stand up and counterplan to do your advantage and get some link to a disad off
of cfr. maybe i'm missing the boat, but how can you claim an advantage that
doesn't stem off of future political action, and thus falls under the community
accepted standard of 'fiat', on this topic? under last year's topic, i couldn't
c/p to have businesses stop pollute, but i could c/p to revoke mfn if that was
your advantage under a cfr topic.
just a thought
russell likes to ride bronchos -
> Justice and democracy? Well, it gets a little more complex. Read
> Segals' paper describing the complex constitutional ramifications
> surrounding campaign reform, as well as the morality of restricting
> minority contributions, or the necessity to provide accountability in the
> gov't. All very debateable questions, and secure affirmative advantages.
> Finally, until people go out and get on lexis, or wherever, and LOOK at
> what the issues are about, you can't base your vote simply on "it's too
> boring, or it doesn't sound promising." It doesn't sound that way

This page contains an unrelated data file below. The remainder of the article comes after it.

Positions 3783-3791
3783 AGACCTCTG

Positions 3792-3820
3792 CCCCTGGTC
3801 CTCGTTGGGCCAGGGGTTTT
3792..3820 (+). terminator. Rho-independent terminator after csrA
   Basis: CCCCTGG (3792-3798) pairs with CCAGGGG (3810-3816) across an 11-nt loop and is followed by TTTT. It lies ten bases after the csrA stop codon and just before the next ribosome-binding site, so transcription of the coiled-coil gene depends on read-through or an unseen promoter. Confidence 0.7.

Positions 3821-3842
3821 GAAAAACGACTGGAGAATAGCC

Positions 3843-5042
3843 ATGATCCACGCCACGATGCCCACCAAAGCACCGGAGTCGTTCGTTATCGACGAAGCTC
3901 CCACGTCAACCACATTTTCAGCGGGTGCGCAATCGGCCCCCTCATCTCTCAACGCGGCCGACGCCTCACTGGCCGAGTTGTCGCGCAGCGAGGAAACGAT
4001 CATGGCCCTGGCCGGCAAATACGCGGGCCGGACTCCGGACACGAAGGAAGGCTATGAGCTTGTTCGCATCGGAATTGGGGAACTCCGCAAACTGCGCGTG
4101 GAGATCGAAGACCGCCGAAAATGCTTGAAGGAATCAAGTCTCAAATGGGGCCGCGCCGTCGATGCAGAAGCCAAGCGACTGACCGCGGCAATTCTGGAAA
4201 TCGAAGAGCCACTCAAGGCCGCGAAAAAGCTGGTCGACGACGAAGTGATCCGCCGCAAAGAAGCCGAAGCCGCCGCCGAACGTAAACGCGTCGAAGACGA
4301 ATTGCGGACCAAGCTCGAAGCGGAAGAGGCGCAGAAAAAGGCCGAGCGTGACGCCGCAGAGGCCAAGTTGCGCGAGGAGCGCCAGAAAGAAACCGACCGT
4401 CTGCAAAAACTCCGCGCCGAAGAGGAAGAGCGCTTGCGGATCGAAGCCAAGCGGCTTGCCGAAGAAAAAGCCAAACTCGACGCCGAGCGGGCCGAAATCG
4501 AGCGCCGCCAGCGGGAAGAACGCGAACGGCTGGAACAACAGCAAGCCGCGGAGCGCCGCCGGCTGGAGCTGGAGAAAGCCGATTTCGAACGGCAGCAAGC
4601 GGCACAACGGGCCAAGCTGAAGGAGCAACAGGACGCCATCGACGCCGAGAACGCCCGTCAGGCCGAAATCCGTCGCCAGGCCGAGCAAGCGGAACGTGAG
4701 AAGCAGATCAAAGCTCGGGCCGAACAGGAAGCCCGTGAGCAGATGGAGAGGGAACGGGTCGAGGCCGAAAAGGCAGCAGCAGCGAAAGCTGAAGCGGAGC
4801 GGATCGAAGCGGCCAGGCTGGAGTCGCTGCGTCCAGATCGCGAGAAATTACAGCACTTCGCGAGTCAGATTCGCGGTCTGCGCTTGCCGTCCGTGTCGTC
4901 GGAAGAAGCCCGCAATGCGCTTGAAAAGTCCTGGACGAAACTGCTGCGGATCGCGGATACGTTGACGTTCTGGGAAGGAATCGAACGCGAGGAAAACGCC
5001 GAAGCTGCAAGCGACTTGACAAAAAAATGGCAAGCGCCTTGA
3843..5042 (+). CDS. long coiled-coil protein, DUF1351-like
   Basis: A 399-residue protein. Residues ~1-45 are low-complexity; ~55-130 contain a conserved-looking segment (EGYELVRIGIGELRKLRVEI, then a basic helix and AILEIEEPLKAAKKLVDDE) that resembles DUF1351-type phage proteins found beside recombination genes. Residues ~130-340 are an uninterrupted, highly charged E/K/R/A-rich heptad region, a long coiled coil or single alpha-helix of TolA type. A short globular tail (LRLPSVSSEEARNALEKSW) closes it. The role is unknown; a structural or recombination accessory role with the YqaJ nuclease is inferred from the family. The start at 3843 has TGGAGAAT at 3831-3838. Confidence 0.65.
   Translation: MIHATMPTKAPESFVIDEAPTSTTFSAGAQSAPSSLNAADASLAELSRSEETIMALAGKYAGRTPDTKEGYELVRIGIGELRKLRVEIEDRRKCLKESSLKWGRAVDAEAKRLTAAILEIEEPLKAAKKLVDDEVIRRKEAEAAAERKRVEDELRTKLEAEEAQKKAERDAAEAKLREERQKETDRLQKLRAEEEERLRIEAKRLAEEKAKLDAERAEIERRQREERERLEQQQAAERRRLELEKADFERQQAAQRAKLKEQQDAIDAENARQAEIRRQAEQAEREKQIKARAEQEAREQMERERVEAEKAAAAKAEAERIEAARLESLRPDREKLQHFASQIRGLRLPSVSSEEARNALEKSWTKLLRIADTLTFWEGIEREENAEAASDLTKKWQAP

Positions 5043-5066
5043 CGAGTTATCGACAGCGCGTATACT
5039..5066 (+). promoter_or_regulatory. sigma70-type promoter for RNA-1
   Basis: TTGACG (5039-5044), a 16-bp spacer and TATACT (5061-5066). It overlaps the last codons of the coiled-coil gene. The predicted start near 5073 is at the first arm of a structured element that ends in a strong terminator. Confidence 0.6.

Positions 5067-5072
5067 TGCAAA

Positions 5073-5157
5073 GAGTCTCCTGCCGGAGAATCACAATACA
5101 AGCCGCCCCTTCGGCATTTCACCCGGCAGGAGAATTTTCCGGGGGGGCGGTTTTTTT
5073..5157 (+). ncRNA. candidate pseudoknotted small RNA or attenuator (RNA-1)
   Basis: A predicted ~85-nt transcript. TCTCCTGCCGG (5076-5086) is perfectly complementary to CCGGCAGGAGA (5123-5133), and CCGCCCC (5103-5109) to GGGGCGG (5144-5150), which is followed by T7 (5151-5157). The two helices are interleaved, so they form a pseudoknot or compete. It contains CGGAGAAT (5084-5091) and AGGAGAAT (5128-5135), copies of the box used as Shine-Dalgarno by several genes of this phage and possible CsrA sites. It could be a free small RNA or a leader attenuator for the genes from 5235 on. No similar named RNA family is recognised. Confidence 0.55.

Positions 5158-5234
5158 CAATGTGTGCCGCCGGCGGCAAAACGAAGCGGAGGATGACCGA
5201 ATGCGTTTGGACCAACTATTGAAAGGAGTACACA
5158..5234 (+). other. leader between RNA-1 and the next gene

> because we have no idea what the system is like, and it's time we did.
> Oh yeah, note that all of aaron's objections are reasons why the
> affirmative might be at a disadvantage. Well it's about damn time, even
> if all of his arguments are true. Because if you read the topic paper,
> and my earlier post, the options for the negatives are IMMENSE,
> especially in the political arena. Everyone gripes about too many
> affirmative wins, than why in the hell does everyone see a problem with
> making the affirmative a more difficult side to debate???????
> > go bronchos-
> go spartans
> steven donald
Michigan State University
Archive created by Jonathan Stanton (firstname.lastname@example.org)